How wonderful! Instead of getting upset with a dysfunctional team member, look at it as entertainment. When a difficult person comes to you with an unreasonable demand, lighten up. Look at it as show time. Tell yourself, “The curtain’s going up. I wonder what it will be this time.” Look at the other person’s quirks, foibles, and abuses as amusing rather than agitating.
You could also take a “CALM ATTITUDE.” Stay cool. Don’t get trapped. And you know you’re trapped when you get so angry you can’t do your job. The dysfunctional team member is controlling you at that point.
If a dysfunctional person takes control of you, retake control by taking a break. Play racquetball or do something fun or athletic to let off steam. Think things through. Tell yourself, “I can handle it.” Whatever you do, come back to your team calm, refreshed, ready to focus on other people and other things. Simply decide, the difficult team member may give himself a headache, but he is not going to give you one.
Above all, maintain an “OPEN-MINDED ATTITUDE.” When you see dysfunctional team behavior, it’s natural to think you’re right and the other person is wrong. That sets up an adversarial relationship.
You will be better off if you adopt an “open-minded attitude.” The secret lies in self-talk. Tell yourself: “Slow down. Wait a moment. Don’t react too quickly. Find out what the person really means. Hear him out. Remember, he sees things differently. So keep an open mind.”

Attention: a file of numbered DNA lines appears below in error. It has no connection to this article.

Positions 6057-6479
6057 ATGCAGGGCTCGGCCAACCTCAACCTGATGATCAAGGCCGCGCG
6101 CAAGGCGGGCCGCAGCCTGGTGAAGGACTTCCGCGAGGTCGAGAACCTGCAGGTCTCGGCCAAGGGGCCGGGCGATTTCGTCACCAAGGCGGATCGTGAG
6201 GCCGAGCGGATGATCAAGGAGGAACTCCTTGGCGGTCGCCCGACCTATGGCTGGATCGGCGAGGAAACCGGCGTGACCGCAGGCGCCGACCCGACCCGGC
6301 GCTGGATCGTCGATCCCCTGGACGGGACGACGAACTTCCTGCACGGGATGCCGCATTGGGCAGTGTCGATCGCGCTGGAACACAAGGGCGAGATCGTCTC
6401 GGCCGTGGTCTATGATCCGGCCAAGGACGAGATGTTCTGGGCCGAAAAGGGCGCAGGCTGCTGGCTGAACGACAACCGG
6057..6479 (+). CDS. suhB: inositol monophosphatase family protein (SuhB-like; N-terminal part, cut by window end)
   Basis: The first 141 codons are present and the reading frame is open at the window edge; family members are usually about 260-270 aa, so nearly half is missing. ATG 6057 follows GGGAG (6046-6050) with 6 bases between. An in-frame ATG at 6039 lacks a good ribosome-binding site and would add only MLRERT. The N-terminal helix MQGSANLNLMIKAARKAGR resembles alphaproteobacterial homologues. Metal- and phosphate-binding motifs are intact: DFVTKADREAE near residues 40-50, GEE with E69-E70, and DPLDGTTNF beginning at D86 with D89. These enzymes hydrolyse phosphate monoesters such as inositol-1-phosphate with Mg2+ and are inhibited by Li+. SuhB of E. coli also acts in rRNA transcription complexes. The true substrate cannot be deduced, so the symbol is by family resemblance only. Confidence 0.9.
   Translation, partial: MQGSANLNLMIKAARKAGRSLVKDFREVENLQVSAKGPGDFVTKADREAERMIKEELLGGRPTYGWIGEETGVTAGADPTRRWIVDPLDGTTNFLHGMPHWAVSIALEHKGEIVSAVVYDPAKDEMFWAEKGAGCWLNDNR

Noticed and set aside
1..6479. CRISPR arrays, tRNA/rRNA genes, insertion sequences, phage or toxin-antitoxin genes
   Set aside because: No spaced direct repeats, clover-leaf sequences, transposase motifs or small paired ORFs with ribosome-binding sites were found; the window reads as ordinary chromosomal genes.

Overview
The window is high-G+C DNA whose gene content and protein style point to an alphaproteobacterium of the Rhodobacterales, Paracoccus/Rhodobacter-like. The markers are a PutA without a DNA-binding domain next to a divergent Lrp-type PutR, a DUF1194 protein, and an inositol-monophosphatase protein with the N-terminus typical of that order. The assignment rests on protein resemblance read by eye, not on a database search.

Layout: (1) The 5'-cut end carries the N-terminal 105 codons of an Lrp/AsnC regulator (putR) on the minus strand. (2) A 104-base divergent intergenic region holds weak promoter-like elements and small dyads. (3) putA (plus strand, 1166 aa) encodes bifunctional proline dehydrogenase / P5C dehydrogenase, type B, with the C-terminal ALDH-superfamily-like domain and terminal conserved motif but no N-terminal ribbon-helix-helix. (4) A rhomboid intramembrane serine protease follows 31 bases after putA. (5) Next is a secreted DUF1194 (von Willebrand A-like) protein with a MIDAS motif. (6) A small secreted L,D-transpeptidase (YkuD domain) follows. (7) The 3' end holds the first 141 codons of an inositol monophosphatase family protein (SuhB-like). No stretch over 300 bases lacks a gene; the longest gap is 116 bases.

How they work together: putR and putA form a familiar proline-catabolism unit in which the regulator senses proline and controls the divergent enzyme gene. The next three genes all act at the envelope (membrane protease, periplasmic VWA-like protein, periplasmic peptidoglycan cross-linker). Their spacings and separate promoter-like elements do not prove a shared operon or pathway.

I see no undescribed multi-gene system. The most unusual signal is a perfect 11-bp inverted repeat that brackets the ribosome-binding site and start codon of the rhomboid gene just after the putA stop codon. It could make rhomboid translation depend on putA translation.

The “open-minded attitude” is especially important if you’re a team leader. People have a natural tendency to resist leaders. On the one hand, team members want a dynamic leader who will inspire them, but they’re also a little hostile towards anyone who has power over them. People are contradictory. So whenever your idea is shot down or a team resists your leadership, remember, it may be no more than a natural instinct to rebel against authority.
If you’re a team leader, you might also remind yourself that you’re paid to handle difficult team members. That’s a part of your job. And that’s why you’re given a somewhat higher position or more authority.
Robert Updegraff says it this way: “A leader should be grateful every hour of every day for the troubles of his job. They pay at least half his wages and salary. For if there were no troubles it would be easy to get someone to do his work for half, or even a third, of the pay he is getting. If he wants a bigger job, with a bigger income, he has to look for more troubles, and learn how to like them.”
No matter how great your team might be or might become, there will always be some dysfunctional behavior displayed by some of the team members. People are people. No one is perfect. Rather than bemoan the fact dysfunctional behavior exists, cope with it by taking one of the non-defensive attitudes I’ve discussed.
Then take some ACTION to reduce or eliminate the dysfunctional behavior. I’ll talk about that next week.